One Price

Ron Henson
Where do you stand on One Price and why?
Clint Jones
I have always been one price......if only I could get my customers to be one price as well!
Jason Stum
Great thought starter @Ron, the idea intrigues me on so many different levels. Would love to pick the brain of someone who operates a one price dealership. Any of 'em here?
Clint Jones
@Jason Stum I am not currently a "One Price" dealership, but do have some experience with it. My experiences come from competing with this type of store as well as working in this type of store. I have also had multiple One Price dealers in various 20 Groups. I know that there are very successful One Price stores. I compete with a couple of them. From my viewpoint, the One Price philosophy is not about the price. It is about the experience. These stores are promoting a buying experience from their marketing and advertising to the dealership visit to the finance office. These stores believe that their customers want a different experience and they offer it. Their prices (on used inventory) are not particularly aggressive. On any given day I can do a comparison of like make model and mileage range between my vehicles and my competitors, and find our prices to consistently be 7%-10% lower. The thing about it is that you either ARE or you ARE NOT a One Price store. As soon as someone offers you $200 less and you take their are no longer a One Price store. The price is the price, and that is the way it is. The customer either wants that buying experience or they don't. The customer may have to pay a little for that experience. Many customers will happily pay for it. For me, I would rather have the flexibility to work with every customer that comes through the door. If $400 in discount means that a customer gets the vehicle that they REALLY want vs. the vehicle that will work with their budget, I am going to invest the discount money in my customer for the purpose of referrals, reviews, repeat business, and because I believe it is the right thing to do.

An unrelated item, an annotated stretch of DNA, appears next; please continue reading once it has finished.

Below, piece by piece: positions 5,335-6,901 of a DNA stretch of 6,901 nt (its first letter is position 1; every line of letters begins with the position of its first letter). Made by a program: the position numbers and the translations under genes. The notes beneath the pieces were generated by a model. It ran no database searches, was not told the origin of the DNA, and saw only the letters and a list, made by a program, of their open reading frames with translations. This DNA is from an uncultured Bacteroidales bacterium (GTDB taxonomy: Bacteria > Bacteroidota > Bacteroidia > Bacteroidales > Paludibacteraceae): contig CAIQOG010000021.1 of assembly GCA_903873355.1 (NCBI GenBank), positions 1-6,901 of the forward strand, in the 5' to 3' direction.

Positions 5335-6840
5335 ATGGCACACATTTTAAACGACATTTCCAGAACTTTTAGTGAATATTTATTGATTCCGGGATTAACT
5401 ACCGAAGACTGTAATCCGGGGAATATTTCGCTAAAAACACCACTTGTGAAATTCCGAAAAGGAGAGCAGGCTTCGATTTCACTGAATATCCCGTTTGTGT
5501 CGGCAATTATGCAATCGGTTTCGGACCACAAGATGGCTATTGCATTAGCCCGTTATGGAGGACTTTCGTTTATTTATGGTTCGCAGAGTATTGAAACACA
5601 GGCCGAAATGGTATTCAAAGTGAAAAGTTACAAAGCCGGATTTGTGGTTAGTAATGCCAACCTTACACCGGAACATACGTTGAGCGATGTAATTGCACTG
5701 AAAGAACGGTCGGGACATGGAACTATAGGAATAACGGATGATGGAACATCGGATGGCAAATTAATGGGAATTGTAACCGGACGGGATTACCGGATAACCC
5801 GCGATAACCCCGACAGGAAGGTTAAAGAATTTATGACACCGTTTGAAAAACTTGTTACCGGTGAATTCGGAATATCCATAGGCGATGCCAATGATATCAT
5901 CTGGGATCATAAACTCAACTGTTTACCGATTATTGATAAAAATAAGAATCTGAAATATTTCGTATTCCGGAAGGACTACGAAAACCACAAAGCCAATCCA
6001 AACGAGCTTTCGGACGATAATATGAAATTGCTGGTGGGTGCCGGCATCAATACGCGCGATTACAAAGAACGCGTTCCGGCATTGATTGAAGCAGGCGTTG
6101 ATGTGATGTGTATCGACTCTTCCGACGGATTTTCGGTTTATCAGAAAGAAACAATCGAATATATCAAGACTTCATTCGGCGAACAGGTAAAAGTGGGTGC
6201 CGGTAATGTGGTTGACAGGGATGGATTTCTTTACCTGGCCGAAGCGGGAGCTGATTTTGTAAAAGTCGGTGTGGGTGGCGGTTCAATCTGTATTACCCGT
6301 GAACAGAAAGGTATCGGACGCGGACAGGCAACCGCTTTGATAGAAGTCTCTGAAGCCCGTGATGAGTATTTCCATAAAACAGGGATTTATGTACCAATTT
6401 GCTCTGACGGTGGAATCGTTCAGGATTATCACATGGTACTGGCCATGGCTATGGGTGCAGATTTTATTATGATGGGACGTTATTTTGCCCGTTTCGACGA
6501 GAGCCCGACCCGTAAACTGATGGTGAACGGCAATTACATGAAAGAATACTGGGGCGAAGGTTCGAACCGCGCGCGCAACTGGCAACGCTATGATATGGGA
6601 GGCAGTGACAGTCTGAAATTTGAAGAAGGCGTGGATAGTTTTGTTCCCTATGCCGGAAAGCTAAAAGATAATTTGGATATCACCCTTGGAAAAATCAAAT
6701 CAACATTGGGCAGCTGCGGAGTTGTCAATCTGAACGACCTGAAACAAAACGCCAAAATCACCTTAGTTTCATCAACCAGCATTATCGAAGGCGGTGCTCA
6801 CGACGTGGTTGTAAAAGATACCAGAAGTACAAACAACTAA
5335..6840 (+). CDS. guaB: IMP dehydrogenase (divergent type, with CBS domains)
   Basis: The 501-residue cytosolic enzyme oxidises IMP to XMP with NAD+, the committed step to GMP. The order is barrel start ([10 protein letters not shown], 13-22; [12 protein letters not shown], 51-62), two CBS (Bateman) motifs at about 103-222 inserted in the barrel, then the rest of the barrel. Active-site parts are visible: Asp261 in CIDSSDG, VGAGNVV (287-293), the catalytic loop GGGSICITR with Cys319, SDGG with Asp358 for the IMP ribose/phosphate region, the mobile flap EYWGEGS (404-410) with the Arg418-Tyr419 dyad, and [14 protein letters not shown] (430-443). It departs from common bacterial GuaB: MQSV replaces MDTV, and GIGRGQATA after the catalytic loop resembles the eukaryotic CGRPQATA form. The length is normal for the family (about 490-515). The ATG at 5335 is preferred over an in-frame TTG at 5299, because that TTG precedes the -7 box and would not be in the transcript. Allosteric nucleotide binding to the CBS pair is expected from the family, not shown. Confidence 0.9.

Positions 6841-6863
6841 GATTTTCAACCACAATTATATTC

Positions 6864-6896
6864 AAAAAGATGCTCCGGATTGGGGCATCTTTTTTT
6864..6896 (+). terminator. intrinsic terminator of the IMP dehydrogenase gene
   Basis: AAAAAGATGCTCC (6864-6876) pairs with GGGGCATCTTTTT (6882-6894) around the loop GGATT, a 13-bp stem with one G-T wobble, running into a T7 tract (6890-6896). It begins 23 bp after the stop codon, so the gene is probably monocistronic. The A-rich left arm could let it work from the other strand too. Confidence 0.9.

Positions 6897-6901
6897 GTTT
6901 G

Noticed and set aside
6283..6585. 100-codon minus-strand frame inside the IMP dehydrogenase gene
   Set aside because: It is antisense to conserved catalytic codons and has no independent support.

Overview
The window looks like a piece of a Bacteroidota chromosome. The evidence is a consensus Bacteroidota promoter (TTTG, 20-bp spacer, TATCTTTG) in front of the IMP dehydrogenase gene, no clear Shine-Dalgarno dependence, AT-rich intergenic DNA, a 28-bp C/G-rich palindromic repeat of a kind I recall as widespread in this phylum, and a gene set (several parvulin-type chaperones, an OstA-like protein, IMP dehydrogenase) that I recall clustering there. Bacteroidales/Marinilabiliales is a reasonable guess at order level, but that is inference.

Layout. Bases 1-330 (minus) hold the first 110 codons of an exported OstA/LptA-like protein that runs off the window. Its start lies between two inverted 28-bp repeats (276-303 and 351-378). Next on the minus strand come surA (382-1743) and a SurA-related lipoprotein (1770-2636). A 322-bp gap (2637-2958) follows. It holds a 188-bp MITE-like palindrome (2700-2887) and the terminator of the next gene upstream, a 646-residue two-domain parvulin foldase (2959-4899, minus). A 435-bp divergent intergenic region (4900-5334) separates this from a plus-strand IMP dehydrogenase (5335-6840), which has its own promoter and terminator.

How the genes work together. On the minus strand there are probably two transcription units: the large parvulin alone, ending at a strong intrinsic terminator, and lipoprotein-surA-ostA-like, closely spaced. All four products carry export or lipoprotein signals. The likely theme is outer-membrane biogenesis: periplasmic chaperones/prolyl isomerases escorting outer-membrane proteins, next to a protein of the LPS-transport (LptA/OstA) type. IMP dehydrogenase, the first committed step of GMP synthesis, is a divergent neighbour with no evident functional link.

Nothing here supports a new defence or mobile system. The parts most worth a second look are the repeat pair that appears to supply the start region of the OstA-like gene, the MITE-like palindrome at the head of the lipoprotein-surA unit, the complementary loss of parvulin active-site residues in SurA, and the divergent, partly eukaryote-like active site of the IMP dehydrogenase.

Chris K Leslie
So we can dress it up however we want to but the reality is and to Clint's point is that we don't value the products we are selling well enough to warrant a one price operation. Reviews and business may come your way sure. But so does the reputation of being the guy that will take whatever he can get for a car. Our industry bleeds desperation and then we try to fancy it up by saying we may get a yelp review out of it. The reason It sounds completely ridiculous is because it is completely ridiculous. We create environments that churn people like a machine and expect them to act as the empowered team members who believe in what our company stands for. This is a completely ridiculous idea as well. We as an industry Have yet to fully understand and learn what it means to really offer anything of value in the customer experience realm. We sell cars its what we do. As much as we'd like to be Disneyland. We aren't Disneyland. So what, you threw a couple of TV's on the wall and think you're customers are stoked to be watching whatever the salesman turned the channel to. That's not really a customer experience thing as much as something that is expected. I don't mean to rant a bit on this thread but when I see the one price topic come up I always feel like "Yeah, just like an iPad is metal, glass and some electronics. So are cars. Why can't that be one price." The reality is, is that we are really a long way off from that. Our industry simply doesn't allow it to be an option and we don't need to dress it up like it's an investment. Because really, if it was you should really consider attaching some KPI's to that and making it a thing.
Frank Marshall
You can quote any resource or study you want that says that customers prefer a one-price model and I will immediately lose respect for you as a car guy/gal. Believing a customer when they say they want a one price model is the same as believing them when they say they are "just looking". A customer sometimes "lies" because they are complaining or avoiding or trying to convince themselves of something. What they actually do in a buying situation tells you what they really want... to feel like they have won a great car at a great price. There are two ways to obtain this perception 1) build value in the transaction, 2) lower the price. Always go for gross and then do what it takes to meet quotas within the parameters we're given by our superiors and owners. That's reality.

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